Here in California we prepared for your arrival. We wrote stories about the Vietnamese and the locations in the United States that they would probably favor. Our Congressman, Norm Mineta, predicted that half of the Vietnamese would eventually settle in California. We prepared temporary camps. We set aside money. We searched for sponsors. We began to beef up programs we felt you would need to adjust to our way of life.
You brought to our country a rich culture and much talent. No one would question the fact that the Vietnamese made California a better place, a richer place. We watched with some pride as Vietnamese students excelled and challenged Californians to do better, to try harder. You revitalized dead parts of our cities. You injected into California new life, a new excitement, new challenges and you injected our economy with millions of dollars.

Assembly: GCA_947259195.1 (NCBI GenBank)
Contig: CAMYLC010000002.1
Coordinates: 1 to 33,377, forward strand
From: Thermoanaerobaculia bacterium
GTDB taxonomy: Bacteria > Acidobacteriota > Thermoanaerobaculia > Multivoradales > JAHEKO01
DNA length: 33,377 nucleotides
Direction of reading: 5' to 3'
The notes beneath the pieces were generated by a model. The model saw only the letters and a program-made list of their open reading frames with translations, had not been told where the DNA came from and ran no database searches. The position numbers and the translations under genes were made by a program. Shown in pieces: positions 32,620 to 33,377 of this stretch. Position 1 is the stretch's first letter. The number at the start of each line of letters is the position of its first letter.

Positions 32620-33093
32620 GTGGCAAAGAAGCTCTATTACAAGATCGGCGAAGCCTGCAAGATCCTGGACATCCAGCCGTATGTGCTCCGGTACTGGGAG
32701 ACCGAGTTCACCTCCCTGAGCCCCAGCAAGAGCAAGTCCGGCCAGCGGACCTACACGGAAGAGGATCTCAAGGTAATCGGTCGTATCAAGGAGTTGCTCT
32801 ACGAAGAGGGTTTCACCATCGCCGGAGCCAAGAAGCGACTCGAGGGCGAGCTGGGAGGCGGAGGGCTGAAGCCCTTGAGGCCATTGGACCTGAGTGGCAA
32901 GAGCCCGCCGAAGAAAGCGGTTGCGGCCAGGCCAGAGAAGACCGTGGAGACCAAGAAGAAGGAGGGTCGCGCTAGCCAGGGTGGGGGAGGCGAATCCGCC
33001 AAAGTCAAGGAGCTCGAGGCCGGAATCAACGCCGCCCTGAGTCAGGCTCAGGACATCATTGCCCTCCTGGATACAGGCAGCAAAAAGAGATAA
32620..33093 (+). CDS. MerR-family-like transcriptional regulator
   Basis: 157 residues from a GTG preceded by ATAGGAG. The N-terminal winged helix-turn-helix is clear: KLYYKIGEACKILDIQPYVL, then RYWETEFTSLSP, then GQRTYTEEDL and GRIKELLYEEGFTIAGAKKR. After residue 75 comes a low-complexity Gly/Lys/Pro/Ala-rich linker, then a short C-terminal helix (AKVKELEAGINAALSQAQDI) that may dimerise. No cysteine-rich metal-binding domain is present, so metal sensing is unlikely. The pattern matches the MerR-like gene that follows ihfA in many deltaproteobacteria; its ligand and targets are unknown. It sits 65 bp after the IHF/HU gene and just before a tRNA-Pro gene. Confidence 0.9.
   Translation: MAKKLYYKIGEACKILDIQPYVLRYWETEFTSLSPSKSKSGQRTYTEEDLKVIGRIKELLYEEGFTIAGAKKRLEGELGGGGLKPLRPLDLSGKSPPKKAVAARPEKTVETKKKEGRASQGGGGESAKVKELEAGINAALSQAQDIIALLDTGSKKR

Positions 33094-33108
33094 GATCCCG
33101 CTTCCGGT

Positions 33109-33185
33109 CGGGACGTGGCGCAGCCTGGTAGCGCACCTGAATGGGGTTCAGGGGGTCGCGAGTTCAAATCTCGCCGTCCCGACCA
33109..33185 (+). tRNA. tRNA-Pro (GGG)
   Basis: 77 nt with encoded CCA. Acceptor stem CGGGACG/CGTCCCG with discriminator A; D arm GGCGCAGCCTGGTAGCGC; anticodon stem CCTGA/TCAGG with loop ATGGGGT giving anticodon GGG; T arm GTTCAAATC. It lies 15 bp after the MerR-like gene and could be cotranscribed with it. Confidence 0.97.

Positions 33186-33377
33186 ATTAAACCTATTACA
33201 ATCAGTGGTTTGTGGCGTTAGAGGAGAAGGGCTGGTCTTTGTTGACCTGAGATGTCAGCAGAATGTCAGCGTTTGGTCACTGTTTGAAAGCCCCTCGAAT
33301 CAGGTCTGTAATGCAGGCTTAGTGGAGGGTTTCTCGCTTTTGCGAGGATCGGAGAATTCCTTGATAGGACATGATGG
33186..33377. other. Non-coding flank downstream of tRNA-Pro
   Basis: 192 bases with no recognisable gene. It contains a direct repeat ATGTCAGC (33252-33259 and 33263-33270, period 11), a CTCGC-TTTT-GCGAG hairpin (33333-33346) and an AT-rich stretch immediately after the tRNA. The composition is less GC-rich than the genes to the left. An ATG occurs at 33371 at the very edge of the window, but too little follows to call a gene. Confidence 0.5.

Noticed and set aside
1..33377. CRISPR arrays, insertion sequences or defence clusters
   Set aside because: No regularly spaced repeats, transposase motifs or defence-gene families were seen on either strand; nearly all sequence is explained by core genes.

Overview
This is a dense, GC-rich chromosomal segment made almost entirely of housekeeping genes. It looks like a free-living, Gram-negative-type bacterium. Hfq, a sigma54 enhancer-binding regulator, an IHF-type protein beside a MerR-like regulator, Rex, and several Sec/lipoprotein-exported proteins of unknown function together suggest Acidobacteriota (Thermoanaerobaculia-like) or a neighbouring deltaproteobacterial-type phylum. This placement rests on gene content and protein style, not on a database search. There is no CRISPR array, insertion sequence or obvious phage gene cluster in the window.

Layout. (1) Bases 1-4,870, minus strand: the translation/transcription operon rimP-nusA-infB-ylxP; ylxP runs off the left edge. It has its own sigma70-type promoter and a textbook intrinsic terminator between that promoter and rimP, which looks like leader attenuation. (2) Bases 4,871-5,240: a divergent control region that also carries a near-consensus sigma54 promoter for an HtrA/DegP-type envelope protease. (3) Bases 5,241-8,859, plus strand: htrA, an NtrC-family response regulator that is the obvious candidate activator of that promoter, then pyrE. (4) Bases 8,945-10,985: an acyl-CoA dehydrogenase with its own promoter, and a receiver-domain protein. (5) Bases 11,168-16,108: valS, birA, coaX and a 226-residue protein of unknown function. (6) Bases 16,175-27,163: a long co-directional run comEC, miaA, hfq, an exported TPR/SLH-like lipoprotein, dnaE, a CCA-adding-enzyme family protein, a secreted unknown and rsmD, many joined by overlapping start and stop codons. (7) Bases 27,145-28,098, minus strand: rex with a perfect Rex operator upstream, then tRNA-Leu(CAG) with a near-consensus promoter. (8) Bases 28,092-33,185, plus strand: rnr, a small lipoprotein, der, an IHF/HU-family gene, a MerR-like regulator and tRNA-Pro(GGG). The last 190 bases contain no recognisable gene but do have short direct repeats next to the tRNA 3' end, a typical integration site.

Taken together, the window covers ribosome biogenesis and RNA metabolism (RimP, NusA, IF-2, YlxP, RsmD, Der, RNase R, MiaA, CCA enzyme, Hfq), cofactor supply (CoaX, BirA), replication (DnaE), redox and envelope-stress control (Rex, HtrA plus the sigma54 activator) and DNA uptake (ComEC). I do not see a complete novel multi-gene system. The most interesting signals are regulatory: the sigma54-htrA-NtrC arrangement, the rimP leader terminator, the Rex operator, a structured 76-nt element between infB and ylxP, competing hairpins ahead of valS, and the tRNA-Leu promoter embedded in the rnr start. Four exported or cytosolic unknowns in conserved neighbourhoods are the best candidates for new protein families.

You brought to us many things we prize, but there is something you brought us that we didn’t want. Most Americans hardly noticed it, but those of us who know you well saw it. You brought us tyranny, the very evil you escaped from. Your social bullies denied the Vietnamese who settled here the very basic freedoms that make democracy work. Freedom of speech, freedom of thought, freedom of the press and freedom of association.
Before I go on further, I want to emphasize that you should not take this an indictment. There are many reasons for this tyranny. The most important one, I think, was your emotional state. The Vietnamese had lost their country, families were torn apart. Many died at sea, preferring that to a life under communism. Lives were destroyed. You lost much to your enemy, the communists. But as time began to heal the wounds, many Vietnamese showed either an ignorance or disregard for the democratic process, a process that thrives only when certain freedoms are present and healthy.
So let me continue. The social bullies among the Vietnamese denied their own people freedom of thought, freedom of speech, freedom of the press and freedom of association.